The Railway Prince Hotel is out now @ https://tullycraft.bandcamp.com/album/the-railway-prince-hotel and available on vinyl via HHBTM Records.

https://tullycraft.com/   https://www.facebook.com/TullycraftBand

 Pete RingMaster 12/02/2019

Copyright RingMaster: MyFreeCopyright

The Hector Collectors – Remember the Hector Collectors? ..You Won’t Believe What They Sound Like Now!!!!!

There are some bands which truly are one of a kind and The Hector Collectors surely fit the bill and have so since the day they made their first inimitable steps back in the year 2000. Almost tinkering with a revival after their demise/hiatus around 2004, the Glasgow hailing mischiefs are back in full swing with new album, Remember the Hector Collectors? ..You Won’t Believe What They Sound Like Now!!!!!, an encounter which teases, flirts, and keenly pleasures ears in the band’s unique way.

Something akin to a blend of Television Personalities, The Freshies, and Half Man Half Biscuit, the quartet of vocalist A.J.Smith, guitarist I.D.Smith, bassist Joseph Greatorex, and drummer Gavin Dunbar have honed in on their poppiest instincts yet within Remember the Hector Collectors? though that creative dissonance which sets them apart still drives their lo fi revelry.

The album opens up with Drowning in Dorito Chips, rhythms immediately calling on attention before the track’s infectious stroll works on feet and imagination. Flirtatious keys add to the potent lure still led by those manipulative beats and the call of group vocals alongside A.J.’s magnetic lead. With a sniff of Josef K to its untamed pop, the song quickly and deviously got under the skin, establishing itself as surely the next single teaser for the album.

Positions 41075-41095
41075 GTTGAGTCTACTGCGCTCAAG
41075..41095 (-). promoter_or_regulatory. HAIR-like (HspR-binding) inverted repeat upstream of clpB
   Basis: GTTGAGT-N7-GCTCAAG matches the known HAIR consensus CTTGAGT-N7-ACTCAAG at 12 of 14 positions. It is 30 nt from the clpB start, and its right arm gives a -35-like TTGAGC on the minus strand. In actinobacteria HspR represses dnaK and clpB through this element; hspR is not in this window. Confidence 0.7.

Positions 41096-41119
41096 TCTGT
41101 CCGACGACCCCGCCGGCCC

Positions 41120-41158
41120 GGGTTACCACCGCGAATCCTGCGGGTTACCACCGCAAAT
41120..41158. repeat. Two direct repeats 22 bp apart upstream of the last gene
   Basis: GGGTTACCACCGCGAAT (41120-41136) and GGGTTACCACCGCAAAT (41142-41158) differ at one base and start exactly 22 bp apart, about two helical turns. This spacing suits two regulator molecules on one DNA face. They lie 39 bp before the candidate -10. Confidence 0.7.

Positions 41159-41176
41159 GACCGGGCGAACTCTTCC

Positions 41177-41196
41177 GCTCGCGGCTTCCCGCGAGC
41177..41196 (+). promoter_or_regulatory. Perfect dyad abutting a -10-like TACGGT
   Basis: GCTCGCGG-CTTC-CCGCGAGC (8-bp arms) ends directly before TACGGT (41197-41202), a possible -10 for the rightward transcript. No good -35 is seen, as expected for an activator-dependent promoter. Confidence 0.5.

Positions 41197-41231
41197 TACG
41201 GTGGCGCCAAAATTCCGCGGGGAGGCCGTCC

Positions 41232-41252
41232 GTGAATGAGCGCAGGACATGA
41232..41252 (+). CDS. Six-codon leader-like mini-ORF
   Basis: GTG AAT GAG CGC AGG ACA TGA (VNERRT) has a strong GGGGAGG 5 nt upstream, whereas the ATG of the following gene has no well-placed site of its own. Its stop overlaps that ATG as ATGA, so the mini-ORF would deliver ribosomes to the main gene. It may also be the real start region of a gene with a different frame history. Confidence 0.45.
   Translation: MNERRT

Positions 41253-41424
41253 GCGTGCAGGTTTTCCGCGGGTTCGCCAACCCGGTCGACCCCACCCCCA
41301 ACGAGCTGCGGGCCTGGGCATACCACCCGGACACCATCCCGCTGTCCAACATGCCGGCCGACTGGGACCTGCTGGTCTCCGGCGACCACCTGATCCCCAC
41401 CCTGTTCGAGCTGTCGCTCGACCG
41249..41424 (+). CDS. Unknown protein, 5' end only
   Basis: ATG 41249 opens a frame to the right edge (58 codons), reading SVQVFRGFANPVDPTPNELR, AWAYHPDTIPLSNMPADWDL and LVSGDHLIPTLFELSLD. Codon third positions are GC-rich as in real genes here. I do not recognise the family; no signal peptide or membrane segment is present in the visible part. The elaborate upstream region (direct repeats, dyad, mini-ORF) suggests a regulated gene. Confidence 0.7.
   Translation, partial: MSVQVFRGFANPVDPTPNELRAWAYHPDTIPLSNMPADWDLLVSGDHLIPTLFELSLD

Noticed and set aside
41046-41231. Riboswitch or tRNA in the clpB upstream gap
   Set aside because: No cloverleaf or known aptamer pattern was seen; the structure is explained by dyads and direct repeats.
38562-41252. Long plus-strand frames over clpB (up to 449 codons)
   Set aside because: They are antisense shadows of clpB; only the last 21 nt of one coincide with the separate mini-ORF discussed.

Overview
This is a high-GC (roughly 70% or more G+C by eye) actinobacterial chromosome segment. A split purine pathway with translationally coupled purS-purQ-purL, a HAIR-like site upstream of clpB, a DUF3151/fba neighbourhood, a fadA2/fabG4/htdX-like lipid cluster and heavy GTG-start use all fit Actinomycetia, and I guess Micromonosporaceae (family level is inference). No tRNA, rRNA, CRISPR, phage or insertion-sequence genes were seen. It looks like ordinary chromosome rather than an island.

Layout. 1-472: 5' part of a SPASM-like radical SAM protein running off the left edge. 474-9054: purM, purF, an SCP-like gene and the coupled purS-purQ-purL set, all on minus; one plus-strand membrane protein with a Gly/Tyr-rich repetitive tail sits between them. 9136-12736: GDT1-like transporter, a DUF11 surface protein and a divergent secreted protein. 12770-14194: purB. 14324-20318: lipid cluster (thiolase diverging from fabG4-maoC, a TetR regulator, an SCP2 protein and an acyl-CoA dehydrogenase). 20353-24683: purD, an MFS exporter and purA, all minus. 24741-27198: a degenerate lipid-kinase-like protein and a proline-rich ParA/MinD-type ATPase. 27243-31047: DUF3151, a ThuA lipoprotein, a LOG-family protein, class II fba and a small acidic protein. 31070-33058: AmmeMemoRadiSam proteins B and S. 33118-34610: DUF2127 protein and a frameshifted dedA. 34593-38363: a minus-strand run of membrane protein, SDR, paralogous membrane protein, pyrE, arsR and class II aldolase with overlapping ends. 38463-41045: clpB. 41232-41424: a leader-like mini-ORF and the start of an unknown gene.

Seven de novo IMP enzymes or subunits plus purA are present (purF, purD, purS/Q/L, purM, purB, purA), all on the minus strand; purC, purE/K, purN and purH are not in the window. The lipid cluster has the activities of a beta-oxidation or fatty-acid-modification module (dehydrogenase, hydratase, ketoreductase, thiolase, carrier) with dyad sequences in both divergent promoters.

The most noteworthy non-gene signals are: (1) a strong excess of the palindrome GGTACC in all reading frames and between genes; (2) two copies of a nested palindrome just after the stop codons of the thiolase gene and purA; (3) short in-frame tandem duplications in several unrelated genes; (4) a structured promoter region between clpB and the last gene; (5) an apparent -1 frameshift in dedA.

It Takes a Lot to Laugh, It Takes a 25 Minute Response Video to DESTROY your Argument follows with its own shade of the jangling goodness fuelling its predecessor; the song just as anthemic in its slightly more restrained but no less rascal of an incitement before Content Farm pokes at the appetite with its spikier pop punk antics with a mischievous wink at familiarity. There is a hint of bands like The Sums to the song and also within its successor, Bullies, another inherent indie pop soaked stroll which is pure pleasure courting nostalgia and modern DIY enterprise from within which a Top Buzzer whiff escapes. Featuring as a handful of tracks the featured keys of Dave Gillies, he one of a number of guests across the release including guitarist Cal Wiseman Murray, keyboardists Chris Elkin and Billy Samson, and backing vocalist Martin Smith,  the song like so many needs little help to captivate ears and a never too far from the surface smile.

The brief folkish medieval devilment of White Knight to F5 needed mere seconds to hook feet and lust, a success immediately repeated by next up Just Lovely, another incomplex pop jangle stocked with inescapable hooks and lo-fi misdemeanours recalling essences of bands such as Swell Maps and Fatal Microbes.